Austria stalls on extradition after Nazi-hunter highlights actions of 92-year-old in wartime Croatia: Milivoj Asner sent Jews and Serbs to the camps.
On Christmas Day 64 years ago around 150 of Croatia's Jews in the town of Pozega were rounded up, penned here, robbed of their valuables, and put on cattle wagons bound for the concentration camps of fascist Croatia's Ustasha state. They all perished, along with hundreds of other local Jews and Serbs. By 1942 the town's entire Jewish community, the oldest in the central and eastern part of Croatia called Slavonia, were wiped out.
The police chief in what was then a small town of 7,000 was a young Zagreb-trained lawyer called Milivoj Asner. Now 92 and living in the southern Austrian city of Klagenfurt, Mr Asner both denies and indirectly confirms his role in the pogroms. "I was just the town police chief, dealing with traffic offences, petty crime, thievery," he told the Guardian. "I did not hate Jews as such. I have many Jewish friends."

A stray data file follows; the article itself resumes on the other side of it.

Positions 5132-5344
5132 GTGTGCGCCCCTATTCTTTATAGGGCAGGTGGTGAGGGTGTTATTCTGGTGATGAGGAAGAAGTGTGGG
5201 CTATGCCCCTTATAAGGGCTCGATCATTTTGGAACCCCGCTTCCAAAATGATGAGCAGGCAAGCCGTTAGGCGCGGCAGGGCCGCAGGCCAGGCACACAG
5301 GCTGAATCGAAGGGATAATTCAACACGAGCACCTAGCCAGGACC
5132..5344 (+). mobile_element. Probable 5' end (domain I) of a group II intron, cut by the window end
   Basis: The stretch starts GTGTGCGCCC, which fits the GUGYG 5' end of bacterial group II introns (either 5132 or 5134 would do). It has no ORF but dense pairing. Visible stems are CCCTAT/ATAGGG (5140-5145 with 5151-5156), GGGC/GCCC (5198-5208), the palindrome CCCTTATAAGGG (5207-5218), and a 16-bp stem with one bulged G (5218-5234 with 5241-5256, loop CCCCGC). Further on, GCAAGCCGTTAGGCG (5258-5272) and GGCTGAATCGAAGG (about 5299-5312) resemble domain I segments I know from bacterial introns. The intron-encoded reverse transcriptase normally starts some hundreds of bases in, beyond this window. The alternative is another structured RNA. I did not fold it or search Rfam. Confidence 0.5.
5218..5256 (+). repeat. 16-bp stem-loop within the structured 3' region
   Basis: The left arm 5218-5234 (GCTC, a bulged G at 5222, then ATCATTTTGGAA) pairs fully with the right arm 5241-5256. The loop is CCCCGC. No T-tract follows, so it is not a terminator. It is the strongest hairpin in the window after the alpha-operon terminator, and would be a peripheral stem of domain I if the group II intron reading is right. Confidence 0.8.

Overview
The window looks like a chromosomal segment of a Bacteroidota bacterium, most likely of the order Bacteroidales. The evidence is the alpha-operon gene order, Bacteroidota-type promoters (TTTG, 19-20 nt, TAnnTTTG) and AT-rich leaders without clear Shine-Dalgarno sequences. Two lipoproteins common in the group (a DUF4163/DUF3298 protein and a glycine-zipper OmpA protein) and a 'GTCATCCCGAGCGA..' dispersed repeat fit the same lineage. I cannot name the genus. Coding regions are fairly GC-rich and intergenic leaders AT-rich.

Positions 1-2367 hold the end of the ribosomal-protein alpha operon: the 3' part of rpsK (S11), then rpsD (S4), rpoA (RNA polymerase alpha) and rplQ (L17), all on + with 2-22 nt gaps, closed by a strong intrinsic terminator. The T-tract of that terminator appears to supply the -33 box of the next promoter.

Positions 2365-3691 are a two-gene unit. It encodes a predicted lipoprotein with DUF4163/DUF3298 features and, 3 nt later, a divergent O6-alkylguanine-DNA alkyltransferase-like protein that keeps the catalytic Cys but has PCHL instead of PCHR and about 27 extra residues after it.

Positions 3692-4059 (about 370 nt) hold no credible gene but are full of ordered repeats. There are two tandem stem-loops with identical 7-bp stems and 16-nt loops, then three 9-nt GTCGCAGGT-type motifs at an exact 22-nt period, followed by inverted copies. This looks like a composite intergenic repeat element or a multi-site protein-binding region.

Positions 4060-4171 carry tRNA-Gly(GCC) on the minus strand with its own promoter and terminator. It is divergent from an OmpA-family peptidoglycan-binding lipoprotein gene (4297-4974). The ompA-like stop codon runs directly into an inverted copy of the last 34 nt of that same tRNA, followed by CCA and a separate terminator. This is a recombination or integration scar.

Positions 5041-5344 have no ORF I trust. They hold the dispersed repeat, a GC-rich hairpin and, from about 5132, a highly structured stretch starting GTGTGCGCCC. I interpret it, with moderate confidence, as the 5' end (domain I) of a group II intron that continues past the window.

But for Efraim Zuroff, the Israeli-American Nazi-hunter who has inherited the mission of the late Simon Wiesenthal, the Asner case is at the centre of his Operation Last Chance - his campaign, mainly in eastern and southern post-communist Europe, to bring ageing war crimes suspects to justice before they die. "As Simon would say," said Mr Zuroff, "he who ignores the murderers of the past paves the way for the murderers of the future. But it's very difficult in eastern Europe for these post-communist societies to face up to their complicity in genocide."
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